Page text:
WALLACE:

That will change from – what is it – “may contain foreign produce due to seasonal problems in Australia”, or something?

McCORMACK:

Well, if it’s from – say – Canada, or somewhere, it should say that. But Australian-made items will have a very clear kangaroo – a green and gold kangaroo label in a triangle, as has always been the case – so there’s simplification there. It’s got a little bar chart with, obviously, whatever the percentage is, and there is appropriate wording. “Packed in”, “made in”, “from Australian ingredients”. It’s clear. It’s truthful and it’s consistent with what people were telling me and what people were telling the Government was required.

WALLACE:

Another quick one while we’ve got you, Mr McCormack. As the Minister for Small Business, there is talk around – and there has been for some time – about the dairy industry and its difficulty in surviving and getting a fair cost. Do you get approached by groups such as that, saying they can’t survive when the big supermarkets want to sell a product at this, and we are at the other end?

McCORMACK:

Yeah, of course. And I have spoken to the new owners of Riverina Fresh. Fonterra sold out, obviously, late last year and a couple of fellows from Sydney have bought in. I have spoken to them. I have also spoken – obviously – to Simone Joliffe and many dairy farmers throughout Wagga Wagga and district and elsewhere in the Riverina.

Look, they are obviously concerned with what’s going on. The ACCC are conducting hearings at the moment and are getting more than 100 at each hearing. They are due to report back to the Government this year about what’s needed and what’s required. I know Barnaby Joyce – the Agriculture Minister – is very much on top of this and is constantly speaking to dairy farmers about how we as a Government should approach this and to make sure that farmers get value for the milk that’s leaving their farm gate. To make sure Australian consumers can know the milk they are getting are fresh, Australian products. It comes back – of course – to the Country of Origin labelling as well. We are doing everything we can. We are listening, and more importantly we are acting.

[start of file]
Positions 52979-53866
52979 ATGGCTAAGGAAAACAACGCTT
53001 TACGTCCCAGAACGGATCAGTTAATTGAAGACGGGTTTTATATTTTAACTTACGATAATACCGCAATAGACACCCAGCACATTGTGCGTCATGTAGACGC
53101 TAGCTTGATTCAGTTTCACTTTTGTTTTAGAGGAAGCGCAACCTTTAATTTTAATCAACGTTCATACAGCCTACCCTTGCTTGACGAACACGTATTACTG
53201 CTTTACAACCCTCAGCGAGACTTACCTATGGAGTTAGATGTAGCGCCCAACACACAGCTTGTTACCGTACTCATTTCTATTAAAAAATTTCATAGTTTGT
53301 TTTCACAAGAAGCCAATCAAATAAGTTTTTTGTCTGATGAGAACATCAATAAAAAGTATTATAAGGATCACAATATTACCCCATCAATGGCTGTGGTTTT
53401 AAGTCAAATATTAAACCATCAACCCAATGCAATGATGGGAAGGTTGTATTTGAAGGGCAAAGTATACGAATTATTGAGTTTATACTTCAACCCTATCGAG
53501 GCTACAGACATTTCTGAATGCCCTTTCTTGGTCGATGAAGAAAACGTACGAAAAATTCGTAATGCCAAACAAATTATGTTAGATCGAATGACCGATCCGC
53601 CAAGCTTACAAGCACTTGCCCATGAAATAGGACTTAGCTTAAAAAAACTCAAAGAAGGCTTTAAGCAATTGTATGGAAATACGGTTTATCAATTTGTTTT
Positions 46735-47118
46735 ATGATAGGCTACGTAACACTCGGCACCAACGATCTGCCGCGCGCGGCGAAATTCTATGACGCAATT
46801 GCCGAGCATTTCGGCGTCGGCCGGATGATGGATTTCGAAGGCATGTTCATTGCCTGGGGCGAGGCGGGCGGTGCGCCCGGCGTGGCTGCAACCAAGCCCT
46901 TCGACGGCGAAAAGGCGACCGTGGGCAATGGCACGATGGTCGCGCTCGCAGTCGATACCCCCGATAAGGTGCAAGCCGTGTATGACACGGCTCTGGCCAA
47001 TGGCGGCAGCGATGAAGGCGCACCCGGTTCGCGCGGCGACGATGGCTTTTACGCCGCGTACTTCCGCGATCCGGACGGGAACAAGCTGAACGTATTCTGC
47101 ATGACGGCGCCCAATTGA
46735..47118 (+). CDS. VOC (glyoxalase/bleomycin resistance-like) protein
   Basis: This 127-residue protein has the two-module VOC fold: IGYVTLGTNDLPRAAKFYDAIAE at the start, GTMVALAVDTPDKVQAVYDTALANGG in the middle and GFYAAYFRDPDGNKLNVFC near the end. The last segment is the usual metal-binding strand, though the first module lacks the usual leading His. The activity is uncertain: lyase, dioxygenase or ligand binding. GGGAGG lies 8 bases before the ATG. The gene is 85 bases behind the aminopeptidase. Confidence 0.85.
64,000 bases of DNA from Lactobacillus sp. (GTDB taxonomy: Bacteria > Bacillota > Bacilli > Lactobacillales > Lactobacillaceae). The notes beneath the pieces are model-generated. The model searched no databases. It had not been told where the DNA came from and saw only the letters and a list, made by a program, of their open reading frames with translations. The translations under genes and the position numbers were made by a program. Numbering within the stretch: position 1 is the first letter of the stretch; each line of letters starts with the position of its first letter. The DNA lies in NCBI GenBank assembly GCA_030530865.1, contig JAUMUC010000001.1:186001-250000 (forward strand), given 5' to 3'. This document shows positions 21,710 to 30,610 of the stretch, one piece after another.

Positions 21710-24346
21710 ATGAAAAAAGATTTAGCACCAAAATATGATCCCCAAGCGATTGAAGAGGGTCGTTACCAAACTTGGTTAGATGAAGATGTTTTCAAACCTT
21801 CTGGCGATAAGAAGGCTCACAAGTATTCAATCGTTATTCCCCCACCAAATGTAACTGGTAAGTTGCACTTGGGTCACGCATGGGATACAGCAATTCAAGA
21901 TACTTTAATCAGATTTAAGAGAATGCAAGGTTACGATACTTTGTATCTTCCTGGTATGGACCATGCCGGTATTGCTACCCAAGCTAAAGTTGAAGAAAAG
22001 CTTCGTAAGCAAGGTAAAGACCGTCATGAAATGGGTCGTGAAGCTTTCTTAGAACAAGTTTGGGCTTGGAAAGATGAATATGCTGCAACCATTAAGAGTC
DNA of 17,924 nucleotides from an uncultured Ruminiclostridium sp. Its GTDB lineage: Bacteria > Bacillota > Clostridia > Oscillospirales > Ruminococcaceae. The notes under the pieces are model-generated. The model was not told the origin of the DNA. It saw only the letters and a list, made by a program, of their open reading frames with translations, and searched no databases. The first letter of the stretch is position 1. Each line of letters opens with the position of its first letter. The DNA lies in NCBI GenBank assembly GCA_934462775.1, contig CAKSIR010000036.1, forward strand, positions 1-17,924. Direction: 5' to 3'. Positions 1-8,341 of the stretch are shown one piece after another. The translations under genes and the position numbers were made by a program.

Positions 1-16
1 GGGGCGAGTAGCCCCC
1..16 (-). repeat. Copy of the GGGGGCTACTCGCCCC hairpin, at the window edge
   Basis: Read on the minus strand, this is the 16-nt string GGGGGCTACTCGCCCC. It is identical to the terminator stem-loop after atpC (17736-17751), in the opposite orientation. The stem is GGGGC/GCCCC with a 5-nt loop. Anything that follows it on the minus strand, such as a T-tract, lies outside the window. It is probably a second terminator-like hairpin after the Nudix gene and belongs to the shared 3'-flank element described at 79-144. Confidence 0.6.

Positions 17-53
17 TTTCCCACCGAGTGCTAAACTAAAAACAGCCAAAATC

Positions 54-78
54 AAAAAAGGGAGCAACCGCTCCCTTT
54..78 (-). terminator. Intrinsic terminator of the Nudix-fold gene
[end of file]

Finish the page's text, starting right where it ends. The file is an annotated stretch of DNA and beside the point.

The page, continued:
WALLACE:

You’re still waiting for that report to come back to see what can be done?

McCORMACK:

Well, look, yes. Obviously the inquiries are going down to Victoria next week. They are going to obviously hear from the people who are concerned about what’s happening in Murray Goulburn. It’s a big issue and there are different views on both sides of the fence, but we need to make sure, as a Government and as one which cares about our farmers, that they are getting the right price for their produce. Obviously this takes a little bit of time. We are making sure our farmers are able to not just survive, but to thrive. We are making sure that our dairy farmers, that there is an industry for them and we aren’t having to import powdered milk from China or elsewhere.

WALLACE:

Electricity and water prices are regulated – could it be something like milk? Could that be regulated?

McCORMACK:

Well, this is why the ACCC is conducting its inquiries. This is why I spoke with Rod Sims – the ACCC Commissioner – just yesterday about dairy. He’s confident that their report will get the findings that we, as a Government, need and to make sure the best-possible result occurs. That is why, as I say, we as a Government are making sure that we are on top of this. We are making sure we are listening to dairy farmers. And we are obviously taking in the needs and wants of consumers as well.

WALLACE:

So we will keep seeing those “made in Australia”, not “used to be made in Australia” labels on things, Mr McCormack?

McCORMACK:

Absolutely, Simon.

WALLACE:

Thanks for having a chat this morning.

McCORMACK:

Anytime.

WALLACE:

That’s Michael McCormack, the Minister for Small Business and of course the Federal Member for Riverina.